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Lupus. 2009 Aug;18(9):785-91. doi: 10.1177/0961203309103152.

Increased T-lymphocyte apoptosis in lupus correlates with disease activity and may be responsible for reduced T-cell frequency: a cross-sectional and longitudinal study.

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Department of Immunology, Sanjay Gandhi Post Graduate Institute of Medical Sciences, Lucknow, Uttar Pradesh, India.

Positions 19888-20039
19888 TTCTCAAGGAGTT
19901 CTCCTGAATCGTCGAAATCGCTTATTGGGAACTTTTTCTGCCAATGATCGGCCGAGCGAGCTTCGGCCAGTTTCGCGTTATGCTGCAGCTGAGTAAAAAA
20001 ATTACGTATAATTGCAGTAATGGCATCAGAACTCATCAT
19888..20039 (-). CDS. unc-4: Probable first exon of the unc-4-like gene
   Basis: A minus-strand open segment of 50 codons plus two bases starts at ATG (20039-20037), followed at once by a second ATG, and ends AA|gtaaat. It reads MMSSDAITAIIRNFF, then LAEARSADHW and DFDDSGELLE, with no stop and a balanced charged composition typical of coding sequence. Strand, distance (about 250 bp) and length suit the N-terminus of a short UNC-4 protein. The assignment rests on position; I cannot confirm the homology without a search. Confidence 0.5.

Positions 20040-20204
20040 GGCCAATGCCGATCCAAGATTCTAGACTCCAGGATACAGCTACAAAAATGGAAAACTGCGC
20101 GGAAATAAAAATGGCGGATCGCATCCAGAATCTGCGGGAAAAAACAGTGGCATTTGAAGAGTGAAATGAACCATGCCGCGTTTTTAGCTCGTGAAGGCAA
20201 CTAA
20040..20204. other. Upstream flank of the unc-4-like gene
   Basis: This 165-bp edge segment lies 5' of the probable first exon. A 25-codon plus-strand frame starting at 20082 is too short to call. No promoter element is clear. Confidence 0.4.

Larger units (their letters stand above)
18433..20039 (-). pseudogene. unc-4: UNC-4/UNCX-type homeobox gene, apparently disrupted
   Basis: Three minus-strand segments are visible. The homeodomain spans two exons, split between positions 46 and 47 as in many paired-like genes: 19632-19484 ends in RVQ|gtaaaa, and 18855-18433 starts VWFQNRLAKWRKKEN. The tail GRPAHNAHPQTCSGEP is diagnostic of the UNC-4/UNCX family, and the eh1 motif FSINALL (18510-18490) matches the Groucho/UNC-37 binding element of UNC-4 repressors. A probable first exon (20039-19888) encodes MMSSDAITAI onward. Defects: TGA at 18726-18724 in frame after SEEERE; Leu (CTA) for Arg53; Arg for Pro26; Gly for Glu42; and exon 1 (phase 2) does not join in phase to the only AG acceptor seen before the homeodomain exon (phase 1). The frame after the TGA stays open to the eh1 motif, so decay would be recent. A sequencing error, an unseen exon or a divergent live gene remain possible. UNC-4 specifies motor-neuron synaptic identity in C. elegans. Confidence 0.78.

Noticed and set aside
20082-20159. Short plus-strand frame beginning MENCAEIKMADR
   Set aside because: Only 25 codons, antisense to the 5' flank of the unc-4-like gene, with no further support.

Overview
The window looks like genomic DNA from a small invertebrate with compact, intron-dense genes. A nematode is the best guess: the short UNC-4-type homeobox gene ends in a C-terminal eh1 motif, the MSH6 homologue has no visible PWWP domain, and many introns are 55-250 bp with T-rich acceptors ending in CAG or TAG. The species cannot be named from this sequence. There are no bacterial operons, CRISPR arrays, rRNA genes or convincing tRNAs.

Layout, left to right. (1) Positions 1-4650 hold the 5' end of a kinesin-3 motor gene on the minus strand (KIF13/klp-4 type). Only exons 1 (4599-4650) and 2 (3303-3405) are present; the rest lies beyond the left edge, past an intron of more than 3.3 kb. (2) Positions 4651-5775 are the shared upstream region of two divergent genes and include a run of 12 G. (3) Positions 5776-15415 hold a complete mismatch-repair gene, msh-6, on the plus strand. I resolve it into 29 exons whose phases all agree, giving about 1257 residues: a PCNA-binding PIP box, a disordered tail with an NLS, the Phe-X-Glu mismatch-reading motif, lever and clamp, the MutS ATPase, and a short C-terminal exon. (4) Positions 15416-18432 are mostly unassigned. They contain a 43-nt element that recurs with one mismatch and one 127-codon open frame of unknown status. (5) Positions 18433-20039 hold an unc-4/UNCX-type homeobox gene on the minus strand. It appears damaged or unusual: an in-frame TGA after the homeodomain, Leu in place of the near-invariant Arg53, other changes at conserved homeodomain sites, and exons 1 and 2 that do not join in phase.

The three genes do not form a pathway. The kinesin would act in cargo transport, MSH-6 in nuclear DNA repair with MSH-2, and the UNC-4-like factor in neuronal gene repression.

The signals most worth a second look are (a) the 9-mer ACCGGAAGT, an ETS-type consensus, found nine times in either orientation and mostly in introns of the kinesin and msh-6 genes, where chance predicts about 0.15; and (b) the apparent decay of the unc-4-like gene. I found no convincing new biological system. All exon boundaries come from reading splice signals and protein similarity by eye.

Apoptosis of lymphocytes is increased in patients with lupus. This may be pathogenic leading to increased load of autoantigens or may be a bystander effect of immune activation. A major unresolved issue is whether apoptosis is related to disease activity. Also its association with lymphocyte frequencies, anti-nucleosomal antibodies and serum IL 10 levels needs to be explored further. The aims of this study are to measure T- and B-lymphocyte apoptosis in patients with lupus and look at the effect of disease activity in a cross-sectional and longitudinal design and to determine frequency of T and B cells, level of anti-nucleosomal antibodies and serum IL 10 and assess their relationship with apoptosis. This study included 41 patients with SLE and 20 controls. A cutoff value of 4 in systemic lupus erythematosus disease activity index (SLEDAI) was used to separate active from inactive SLE. The frequency and degree of apoptosis of T and B lymphocyte were enumerated by flow cytometry using peripheral blood mononuclear cells (PBMCs) stained with CD3/CD19 and annexin V/PI. The data for T/B cell frequency are represented as % of these cells in the PBMC population, whereas percentage of apoptotic cells is out of total T or B cells. Serum anti-nucleosomal antibodies and IL 10 were assayed using ELISA. A repeat assessment of these parameters was carried out in 11 active patients when they became inactive. We found higher T-lymphocyte apoptosis in patients with SLE versus controls (14.8 +/- 9.2, 7.2 +/- 3.0; P < 0.05) and a lower frequency of T cells (72.7 +/- 12.6, 79.9 +/- 5.8; P < 0.05). T-lymphocyte apoptosis was higher in patients with active disease compared with inactive (18.5 +/- 11.3, 11.6 +/- 5.4; P = 0.05). Further, T-lymphocyte apoptosis directly correlated with SLEDAI (r = 0.37, P < 0.05) and inversely with T-cell frequency (r = -0.29, P < 0.05). Anti-nucleosomal antibodies correlated with SLEDAI but not apoptosis. On longitudinal follow-up, a decline in T-cell apoptosis was seen in patients with SLE, however this was not statistically significant. We confirmed a higher degree of apoptosis in T-lymphocytes in patients with SLE and found a direct correlation of T-cell apoptosis with disease activity. Patients had reduced T-cell frequency, which inversely correlated with T-cell apoptosis and may suggest a cause-effect relationship.

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